The home secretary, Theresa May, has delayed until October any announcement on whether to extradite the computer hacker Gary McKinnon to the US
Home Office lawyers told the high court in London on Tuesday that the delay was needed because of May’s “all-consuming involvement in the Olympic security” and her preference to announce the final decision when parliament was sitting.
Two high court judges said a hearing for a full judicial review of that decision would be “pencilled in” for late November. The judicial review hearing could be unusual in that medical experts may be called to give oral evidence in court.
Janis Sharp, his mother, said the further delay was “morally wrong” as McKinnon, 46, could not cope any longer after a 10-year campaign against his extradition. “She should have a little bit of compassion and make a decision now. It is absolutely ruining everybody’s life. She could make a decision before the Olympics.”
Sharp said he had been recently examined by four leading psychiatric experts: “The evidence is there. He is unfit for trial and a considerable suicide risk. It is wrong. It is morally wrong.”
A Home Office spokesman said: “This is a complex case, in a complex area of the law, and a large amount of material has been submitted, some of it relatively recently. The home secretary needs to consider all the material carefully before making a decision.”
A spokesman for Liberty, the human rights campaign, said: “Gary McKinnon’s ordeal has gone on for 10 years and taught Britain how vulnerable everyone is to being dragged across the Atlantic when justice could be better done here at home. “This decision cannot be passed to yet another expert. We need the home secretary to exercise compassion and parliament to put a little common sense back into the Extradition Act.”
The court heard that McKinnon’s family had declined the home secretary’s personal request for a further medical examination.
May is reported to be “personally concerned” that McKinnon, who has Asperger’s syndrome, has not been examined by a Home Office-appointed medical assessor to determine whether there is a risk of suicide if he is extradited.
McKinnon, from north London, could face up to 60 years in jail if he is convicted in a US court. He has admitted hacking into US military computers but says he was looking for evidence of UFOs.
The deadline for his family’s response to the request for a medical examination passed on 19 July.
McKinnon’s mother said last week he had “no choice” but to refuse because the expert the Home Office had named to carry out the examination, Prof Thomas Fahy, had no experience of Asperger’s syndrome. “It is not a refusal: he had no choice. It is an impossibility because the assessment they want him to have is by someone who has no experience and wouldn’t be able to diagnose his suicide risk,” Sharp told BBC Three Counties Radio.
McKinnon had three medical examinations in April by three experts in Asperger’s and suicidal risk: Prof Simon Baron Cohen, Prof Jeremy Turk and Dr Jan Vermeulen. They concluded he was at extreme risk of suicide if extradited, and that he was unfit for trial.
At the last high court hearing, on 5 July, the Home Office said May was “close” to making a decision on the case. The judges heard that the view of two psychiatric experts – Fahy and Prof Declan Murphy – was that the risk of suicide was “moderate”.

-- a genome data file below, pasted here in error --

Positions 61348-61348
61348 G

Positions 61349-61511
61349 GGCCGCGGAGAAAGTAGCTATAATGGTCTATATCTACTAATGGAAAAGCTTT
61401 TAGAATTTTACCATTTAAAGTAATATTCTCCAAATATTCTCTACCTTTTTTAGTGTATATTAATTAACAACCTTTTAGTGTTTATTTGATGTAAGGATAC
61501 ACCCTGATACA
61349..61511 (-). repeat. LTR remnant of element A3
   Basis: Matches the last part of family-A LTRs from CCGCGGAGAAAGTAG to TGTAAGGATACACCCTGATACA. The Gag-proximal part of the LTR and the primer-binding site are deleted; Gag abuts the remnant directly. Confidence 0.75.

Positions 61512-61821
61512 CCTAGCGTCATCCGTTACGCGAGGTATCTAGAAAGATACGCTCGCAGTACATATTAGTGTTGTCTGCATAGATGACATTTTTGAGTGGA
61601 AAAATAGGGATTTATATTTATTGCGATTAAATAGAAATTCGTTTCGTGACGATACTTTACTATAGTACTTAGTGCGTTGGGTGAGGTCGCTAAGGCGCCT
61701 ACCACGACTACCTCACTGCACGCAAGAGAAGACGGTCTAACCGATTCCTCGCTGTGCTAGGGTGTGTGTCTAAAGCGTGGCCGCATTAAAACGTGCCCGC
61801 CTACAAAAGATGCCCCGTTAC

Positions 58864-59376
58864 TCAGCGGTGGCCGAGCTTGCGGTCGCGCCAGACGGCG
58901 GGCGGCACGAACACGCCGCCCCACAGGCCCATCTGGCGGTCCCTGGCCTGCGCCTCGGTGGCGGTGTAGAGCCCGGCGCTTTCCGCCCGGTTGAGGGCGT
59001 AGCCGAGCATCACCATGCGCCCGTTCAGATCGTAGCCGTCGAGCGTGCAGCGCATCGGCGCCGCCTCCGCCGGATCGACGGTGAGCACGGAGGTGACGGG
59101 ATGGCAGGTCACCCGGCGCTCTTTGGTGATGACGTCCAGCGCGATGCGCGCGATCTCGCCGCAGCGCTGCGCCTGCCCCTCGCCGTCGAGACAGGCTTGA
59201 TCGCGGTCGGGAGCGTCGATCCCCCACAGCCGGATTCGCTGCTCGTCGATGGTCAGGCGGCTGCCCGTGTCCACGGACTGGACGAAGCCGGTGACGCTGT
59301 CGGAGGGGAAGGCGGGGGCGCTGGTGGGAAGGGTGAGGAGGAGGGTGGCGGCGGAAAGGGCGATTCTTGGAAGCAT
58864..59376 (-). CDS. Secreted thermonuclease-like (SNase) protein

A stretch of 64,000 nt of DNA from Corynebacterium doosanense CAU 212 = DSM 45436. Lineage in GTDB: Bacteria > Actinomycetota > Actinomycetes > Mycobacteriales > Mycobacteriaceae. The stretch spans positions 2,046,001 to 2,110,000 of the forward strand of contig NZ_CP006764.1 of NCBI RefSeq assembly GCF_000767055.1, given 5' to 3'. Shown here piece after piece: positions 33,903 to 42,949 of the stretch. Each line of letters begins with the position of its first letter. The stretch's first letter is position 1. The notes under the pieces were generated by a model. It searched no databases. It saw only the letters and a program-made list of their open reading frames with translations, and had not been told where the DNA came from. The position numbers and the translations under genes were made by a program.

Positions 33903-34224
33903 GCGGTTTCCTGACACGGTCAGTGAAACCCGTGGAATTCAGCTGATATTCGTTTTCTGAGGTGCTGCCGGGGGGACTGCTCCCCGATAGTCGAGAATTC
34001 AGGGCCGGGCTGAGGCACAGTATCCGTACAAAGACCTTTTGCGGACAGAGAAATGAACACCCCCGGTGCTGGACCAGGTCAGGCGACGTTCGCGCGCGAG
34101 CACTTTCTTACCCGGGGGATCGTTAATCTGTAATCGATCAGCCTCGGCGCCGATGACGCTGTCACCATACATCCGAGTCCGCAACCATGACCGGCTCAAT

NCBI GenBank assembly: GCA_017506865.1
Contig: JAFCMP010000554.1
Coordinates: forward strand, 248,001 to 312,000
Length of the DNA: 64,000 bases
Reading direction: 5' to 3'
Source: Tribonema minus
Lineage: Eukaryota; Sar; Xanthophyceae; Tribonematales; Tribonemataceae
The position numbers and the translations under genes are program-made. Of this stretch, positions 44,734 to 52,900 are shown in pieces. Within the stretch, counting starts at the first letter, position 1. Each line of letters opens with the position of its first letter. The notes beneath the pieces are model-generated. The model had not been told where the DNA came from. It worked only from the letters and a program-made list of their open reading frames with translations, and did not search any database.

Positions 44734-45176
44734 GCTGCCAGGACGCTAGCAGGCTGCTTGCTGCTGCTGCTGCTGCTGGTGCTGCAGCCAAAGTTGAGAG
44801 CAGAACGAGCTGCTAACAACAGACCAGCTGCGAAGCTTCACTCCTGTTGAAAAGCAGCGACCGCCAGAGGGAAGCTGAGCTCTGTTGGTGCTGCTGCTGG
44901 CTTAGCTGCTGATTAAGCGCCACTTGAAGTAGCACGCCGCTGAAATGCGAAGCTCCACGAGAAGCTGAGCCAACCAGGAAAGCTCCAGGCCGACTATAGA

But Vermeulen asserted for the first time that McKinnon was unfit to stand trial. Counsel for the home secretary said there was lack of supporting evidence for that view, but a fresh examination could lead to a resolution of the differing views.
[Computer hacker via Shutterstock]
Trump ignored advice to tell country the coronavirus pandemic was ‘bad and could get very worse’ in early March: report
According to a day-by-day examination of the White House efforts to get up to speed on dealing with the growing coronavirus pandemic that has now brought the country to an almost complete standstill, Politico reports that Donald Trump was advised in early March to warn the public things were about to get worse and chose to ignore that advice.
The report notes that the final realization about the dangerous spread of COVID-19 preceded the president's rare prime time address to the nation.
Why the novel coronavirus became a social media nightmare
The biggest reputational risk Facebook and other social media companies had expected in 2020 was fake news surrounding the US presidential election. Be it foreign or domestic in origin, the misinformation threat seemed familiar, perhaps even manageable.
The novel coronavirus, however, has opened up an entirely different problem: the life-endangering consequences of supposed cures, misleading claims, snake-oil sales pitches and conspiracy theories about the outbreak.
So far, AFP has debunked almost 200 rumors and myths about the virus, but experts say stronger action from tech companies is needed to stop misinformation and the scale at which it can be spread online.
Hospitals turn to snorkel masks to ease respirator overload
As hospitals face an overload of COVID-19 patients struggling to breathe, innovative medical staff are turning to snorkeling masks from sports stores to stop their lungs collapsing.
The idea started in Italy, the European country worst-hit by the coronavirus pandemic, with hospitals in other nations taking note and adding their own specific medical parts to make it work.
One such is the Erasme Hospital on the outskirts of Belgium's capital Brussels. It is attached to the city's ULB university -- and through it to a private spin-off, Endo Tools Therapeutics, whose know-how in 3D printing for medical use has proved invaluable.